I think of myself as an upbeat and optimistic sort of individual.
But DCPC is now one of those subjects that leaves me with my head in my hands.
Was it really supposed to be this hard?
I’ve written previously about my position on DCPC. I believe in training, I believe that skills can improve the efficiency and effectiveness on people and organisations. But those skills have to be relevant and fix a problem.
I’m not going to be a better researcher by doing five first aid courses in a week, and I don’t believe many professional drivers will benefit much either. The training has to be high quality and the learner has to be engaged. Is it really this hard?
So here are my bugbears – I wonder what else should be on the list?
- Auditors – I’ve heard so many bad things about the auditing. I tried to improve it when I was involved. How are things now?
- Pure attendance. Turning up and reading a book? I’m attending my Speed Awareness Class tomorrow. I’m expected to fully participate.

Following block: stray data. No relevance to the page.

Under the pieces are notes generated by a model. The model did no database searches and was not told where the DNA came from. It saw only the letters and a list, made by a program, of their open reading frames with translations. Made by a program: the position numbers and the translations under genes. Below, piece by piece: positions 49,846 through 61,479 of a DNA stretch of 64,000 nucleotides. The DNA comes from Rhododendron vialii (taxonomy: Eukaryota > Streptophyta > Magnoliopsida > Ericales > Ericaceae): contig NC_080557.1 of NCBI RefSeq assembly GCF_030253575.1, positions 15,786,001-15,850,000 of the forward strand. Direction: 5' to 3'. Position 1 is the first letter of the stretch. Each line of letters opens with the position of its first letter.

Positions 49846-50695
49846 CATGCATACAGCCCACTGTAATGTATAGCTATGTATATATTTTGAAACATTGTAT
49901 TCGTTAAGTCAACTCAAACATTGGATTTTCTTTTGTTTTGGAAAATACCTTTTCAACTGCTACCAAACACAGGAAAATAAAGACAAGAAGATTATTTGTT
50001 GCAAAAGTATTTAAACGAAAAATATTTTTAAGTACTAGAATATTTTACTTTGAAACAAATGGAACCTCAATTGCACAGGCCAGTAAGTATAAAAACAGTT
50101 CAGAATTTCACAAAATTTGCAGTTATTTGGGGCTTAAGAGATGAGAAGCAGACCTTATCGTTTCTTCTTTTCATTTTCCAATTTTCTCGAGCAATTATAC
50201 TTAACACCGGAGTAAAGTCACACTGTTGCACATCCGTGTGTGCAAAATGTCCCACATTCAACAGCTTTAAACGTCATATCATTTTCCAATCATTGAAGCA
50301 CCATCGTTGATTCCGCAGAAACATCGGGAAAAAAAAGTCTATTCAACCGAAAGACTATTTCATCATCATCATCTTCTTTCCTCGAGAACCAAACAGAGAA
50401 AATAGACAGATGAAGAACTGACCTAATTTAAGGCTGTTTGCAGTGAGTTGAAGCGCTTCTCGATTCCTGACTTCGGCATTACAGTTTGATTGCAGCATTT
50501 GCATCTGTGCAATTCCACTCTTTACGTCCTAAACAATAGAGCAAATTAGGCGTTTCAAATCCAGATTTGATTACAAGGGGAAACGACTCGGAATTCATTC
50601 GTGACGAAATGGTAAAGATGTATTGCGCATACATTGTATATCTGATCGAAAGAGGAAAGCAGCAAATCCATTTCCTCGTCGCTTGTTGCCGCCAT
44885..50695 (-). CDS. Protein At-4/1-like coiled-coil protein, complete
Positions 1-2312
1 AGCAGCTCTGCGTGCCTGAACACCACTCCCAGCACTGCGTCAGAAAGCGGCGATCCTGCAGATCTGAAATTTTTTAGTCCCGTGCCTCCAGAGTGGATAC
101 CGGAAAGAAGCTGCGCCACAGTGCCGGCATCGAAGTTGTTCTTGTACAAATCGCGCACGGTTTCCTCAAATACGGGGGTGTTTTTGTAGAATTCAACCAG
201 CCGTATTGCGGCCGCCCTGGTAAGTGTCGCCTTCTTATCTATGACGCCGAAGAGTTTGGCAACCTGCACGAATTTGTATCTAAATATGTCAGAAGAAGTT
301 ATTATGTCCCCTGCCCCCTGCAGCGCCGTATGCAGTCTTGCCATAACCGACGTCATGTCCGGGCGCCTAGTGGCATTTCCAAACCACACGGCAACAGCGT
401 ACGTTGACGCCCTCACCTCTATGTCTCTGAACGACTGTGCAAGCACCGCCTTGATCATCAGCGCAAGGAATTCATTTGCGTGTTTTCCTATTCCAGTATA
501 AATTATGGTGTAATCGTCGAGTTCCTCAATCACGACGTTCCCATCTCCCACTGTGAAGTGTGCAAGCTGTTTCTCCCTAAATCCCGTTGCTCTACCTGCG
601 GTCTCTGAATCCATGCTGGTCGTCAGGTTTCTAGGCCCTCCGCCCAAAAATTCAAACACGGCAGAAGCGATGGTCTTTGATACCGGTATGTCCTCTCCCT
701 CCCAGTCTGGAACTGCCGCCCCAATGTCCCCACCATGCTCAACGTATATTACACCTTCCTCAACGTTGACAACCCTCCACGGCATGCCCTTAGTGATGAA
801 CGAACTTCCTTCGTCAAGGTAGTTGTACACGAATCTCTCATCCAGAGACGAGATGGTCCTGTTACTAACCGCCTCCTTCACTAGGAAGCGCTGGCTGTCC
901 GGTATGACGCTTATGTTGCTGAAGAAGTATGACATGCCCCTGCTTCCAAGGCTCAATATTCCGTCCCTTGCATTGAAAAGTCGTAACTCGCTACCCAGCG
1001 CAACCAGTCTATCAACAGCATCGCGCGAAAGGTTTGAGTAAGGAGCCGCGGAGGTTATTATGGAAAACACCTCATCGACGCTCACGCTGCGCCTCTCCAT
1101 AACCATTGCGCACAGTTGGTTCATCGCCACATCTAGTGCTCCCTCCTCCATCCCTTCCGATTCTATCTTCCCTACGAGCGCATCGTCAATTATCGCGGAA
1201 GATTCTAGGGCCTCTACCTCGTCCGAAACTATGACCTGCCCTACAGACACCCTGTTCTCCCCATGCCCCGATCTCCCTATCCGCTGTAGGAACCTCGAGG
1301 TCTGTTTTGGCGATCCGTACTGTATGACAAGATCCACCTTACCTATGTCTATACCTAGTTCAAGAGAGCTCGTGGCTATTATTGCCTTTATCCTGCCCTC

Did we really mean to outlaw testing completely?
- Repeating the same courses over and over. Crazy.
- Line of sight over who is responsible. Is it JAUPT? Is it DVSA?
- Communication – as above I think, can a fundamental shift such as this one really best be communicated via an online forum? Is that really the best way to do things?
- Who has the ear of the DVSA? I believe in evidence based policy. Is there any worked-up evidence at the heart of this change? I hope employers are heard. I hope training providers – who let’s face it should be experts in this – are listened to.
- Leadership – who is leading this? Who will listen to competing voices and say, ‘I hear you – let’s do it this way – on my head be it’.
- Statistics. Can we please get some definitive numbers on professional drivers.
I’ve moved away from the DCPC issue but I had hoped that things were better than when I got involved.
A fundamental shift announced on an online message board? If that’s really what happened then it sounds like somebody has a long way to go.
What do we think?
Dr Ross Moloney